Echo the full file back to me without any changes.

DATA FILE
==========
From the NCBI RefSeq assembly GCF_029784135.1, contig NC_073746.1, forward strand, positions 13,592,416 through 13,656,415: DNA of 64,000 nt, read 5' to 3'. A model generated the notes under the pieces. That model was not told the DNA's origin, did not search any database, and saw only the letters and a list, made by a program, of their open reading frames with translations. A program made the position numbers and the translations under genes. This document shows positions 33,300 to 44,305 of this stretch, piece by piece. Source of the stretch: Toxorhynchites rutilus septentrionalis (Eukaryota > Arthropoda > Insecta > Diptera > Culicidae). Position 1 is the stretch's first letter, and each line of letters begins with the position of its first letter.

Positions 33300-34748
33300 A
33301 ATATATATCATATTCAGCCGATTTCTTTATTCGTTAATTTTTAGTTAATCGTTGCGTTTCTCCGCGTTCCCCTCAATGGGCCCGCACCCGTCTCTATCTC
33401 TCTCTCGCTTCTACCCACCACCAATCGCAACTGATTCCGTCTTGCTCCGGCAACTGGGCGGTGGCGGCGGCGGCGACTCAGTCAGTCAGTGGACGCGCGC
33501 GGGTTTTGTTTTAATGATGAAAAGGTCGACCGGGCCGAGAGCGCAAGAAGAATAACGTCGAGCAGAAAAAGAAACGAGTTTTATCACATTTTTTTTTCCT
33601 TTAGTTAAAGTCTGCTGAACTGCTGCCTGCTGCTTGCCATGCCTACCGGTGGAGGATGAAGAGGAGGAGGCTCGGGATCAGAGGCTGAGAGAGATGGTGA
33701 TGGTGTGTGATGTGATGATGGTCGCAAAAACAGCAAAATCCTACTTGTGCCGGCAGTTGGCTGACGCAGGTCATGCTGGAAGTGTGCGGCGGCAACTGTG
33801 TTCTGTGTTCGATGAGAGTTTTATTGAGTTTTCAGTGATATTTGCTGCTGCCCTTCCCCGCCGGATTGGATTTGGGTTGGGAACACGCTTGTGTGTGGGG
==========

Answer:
From the NCBI RefSeq assembly GCF_029784135.1, contig NC_073746.1, forward strand, positions 13,592,416 through 13,656,415: DNA of 64,000 nt, read 5' to 3'. A model generated the notes under the pieces. That model was not told the DNA's origin, did not search any database, and saw only the letters and a list, made by a program, of their open reading frames with translations. A program made the position numbers and the translations under genes. This document shows positions 33,300 to 44,305 of this stretch, piece by piece. Source of the stretch: Toxorhynchites rutilus septentrionalis (Eukaryota > Arthropoda > Insecta > Diptera > Culicidae). Position 1 is the stretch's first letter, and each line of letters begins with the position of its first letter.

Positions 33300-34748
33300 A
33301 ATATATATCATATTCAGCCGATTTCTTTATTCGTTAATTTTTAGTTAATCGTTGCGTTTCTCCGCGTTCCCCTCAATGGGCCCGCACCCGTCTCTATCTC
33401 TCTCTCGCTTCTACCCACCACCAATCGCAACTGATTCCGTCTTGCTCCGGCAACTGGGCGGTGGCGGCGGCGGCGACTCAGTCAGTCAGTGGACGCGCGC
33501 GGGTTTTGTTTTAATGATGAAAAGGTCGACCGGGCCGAGAGCGCAAGAAGAATAACGTCGAGCAGAAAAAGAAACGAGTTTTATCACATTTTTTTTTCCT
33601 TTAGTTAAAGTCTGCTGAACTGCTGCCTGCTGCTTGCCATGCCTACCGGTGGAGGATGAAGAGGAGGAGGCTCGGGATCAGAGGCTGAGAGAGATGGTGA
33701 TGGTGTGTGATGTGATGATGGTCGCAAAAACAGCAAAATCCTACTTGTGCCGGCAGTTGGCTGACGCAGGTCATGCTGGAAGTGTGCGGCGGCAACTGTG
33801 TTCTGTGTTCGATGAGAGTTTTATTGAGTTTTCAGTGATATTTGCTGCTGCCCTTCCCCGCCGGATTGGATTTGGGTTGGGAACACGCTTGTGTGTGGGG